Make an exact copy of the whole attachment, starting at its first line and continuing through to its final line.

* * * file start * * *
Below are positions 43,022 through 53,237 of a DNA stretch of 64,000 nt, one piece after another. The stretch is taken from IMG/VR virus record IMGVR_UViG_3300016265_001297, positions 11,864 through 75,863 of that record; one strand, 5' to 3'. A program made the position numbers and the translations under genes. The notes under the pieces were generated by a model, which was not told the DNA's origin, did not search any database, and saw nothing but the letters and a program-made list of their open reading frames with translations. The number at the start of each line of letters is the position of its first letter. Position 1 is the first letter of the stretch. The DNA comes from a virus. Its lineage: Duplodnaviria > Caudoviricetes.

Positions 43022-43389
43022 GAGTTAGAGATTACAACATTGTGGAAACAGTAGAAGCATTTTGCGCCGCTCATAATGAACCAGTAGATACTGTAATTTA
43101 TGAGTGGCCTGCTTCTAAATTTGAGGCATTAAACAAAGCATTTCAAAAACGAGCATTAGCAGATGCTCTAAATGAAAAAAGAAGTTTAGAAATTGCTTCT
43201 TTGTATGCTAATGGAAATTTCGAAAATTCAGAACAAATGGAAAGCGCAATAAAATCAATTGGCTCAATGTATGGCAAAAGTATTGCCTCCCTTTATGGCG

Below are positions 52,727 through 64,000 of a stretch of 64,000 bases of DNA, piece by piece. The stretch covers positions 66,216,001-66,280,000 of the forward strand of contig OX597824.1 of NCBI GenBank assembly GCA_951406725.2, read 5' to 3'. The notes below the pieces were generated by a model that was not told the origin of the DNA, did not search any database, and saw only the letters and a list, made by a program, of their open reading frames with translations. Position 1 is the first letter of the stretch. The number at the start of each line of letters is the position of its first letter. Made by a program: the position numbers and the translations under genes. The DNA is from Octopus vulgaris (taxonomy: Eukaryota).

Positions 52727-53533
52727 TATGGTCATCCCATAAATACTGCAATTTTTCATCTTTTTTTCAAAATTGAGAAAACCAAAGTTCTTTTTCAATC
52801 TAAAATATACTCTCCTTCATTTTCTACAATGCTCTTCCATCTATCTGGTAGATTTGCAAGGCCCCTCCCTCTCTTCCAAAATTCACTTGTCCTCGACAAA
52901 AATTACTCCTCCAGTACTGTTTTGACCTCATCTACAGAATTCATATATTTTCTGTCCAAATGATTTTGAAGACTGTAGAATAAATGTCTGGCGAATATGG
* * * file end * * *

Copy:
Below are positions 43,022 through 53,237 of a DNA stretch of 64,000 nt, one piece after another. The stretch is taken from IMG/VR virus record IMGVR_UViG_3300016265_001297, positions 11,864 through 75,863 of that record; one strand, 5' to 3'. A program made the position numbers and the translations under genes. The notes under the pieces were generated by a model, which was not told the DNA's origin, did not search any database, and saw nothing but the letters and a program-made list of their open reading frames with translations. The number at the start of each line of letters is the position of its first letter. Position 1 is the first letter of the stretch. The DNA comes from a virus. Its lineage: Duplodnaviria > Caudoviricetes.

Positions 43022-43389
43022 GAGTTAGAGATTACAACATTGTGGAAACAGTAGAAGCATTTTGCGCCGCTCATAATGAACCAGTAGATACTGTAATTTA
43101 TGAGTGGCCTGCTTCTAAATTTGAGGCATTAAACAAAGCATTTCAAAAACGAGCATTAGCAGATGCTCTAAATGAAAAAAGAAGTTTAGAAATTGCTTCT
43201 TTGTATGCTAATGGAAATTTCGAAAATTCAGAACAAATGGAAAGCGCAATAAAATCAATTGGCTCAATGTATGGCAAAAGTATTGCCTCCCTTTATGGCG

Below are positions 52,727 through 64,000 of a stretch of 64,000 bases of DNA, piece by piece. The stretch covers positions 66,216,001-66,280,000 of the forward strand of contig OX597824.1 of NCBI GenBank assembly GCA_951406725.2, read 5' to 3'. The notes below the pieces were generated by a model that was not told the origin of the DNA, did not search any database, and saw only the letters and a list, made by a program, of their open reading frames with translations. Position 1 is the first letter of the stretch. The number at the start of each line of letters is the position of its first letter. Made by a program: the position numbers and the translations under genes. The DNA is from Octopus vulgaris (taxonomy: Eukaryota).

Positions 52727-53533
52727 TATGGTCATCCCATAAATACTGCAATTTTTCATCTTTTTTTCAAAATTGAGAAAACCAAAGTTCTTTTTCAATC
52801 TAAAATATACTCTCCTTCATTTTCTACAATGCTCTTCCATCTATCTGGTAGATTTGCAAGGCCCCTCCCTCTCTTCCAAAATTCACTTGTCCTCGACAAA
52901 AATTACTCCTCCAGTACTGTTTTGACCTCATCTACAGAATTCATATATTTTCTGTCCAAATGATTTTGAAGACTGTAGAATAAATGTCTGGCGAATATGG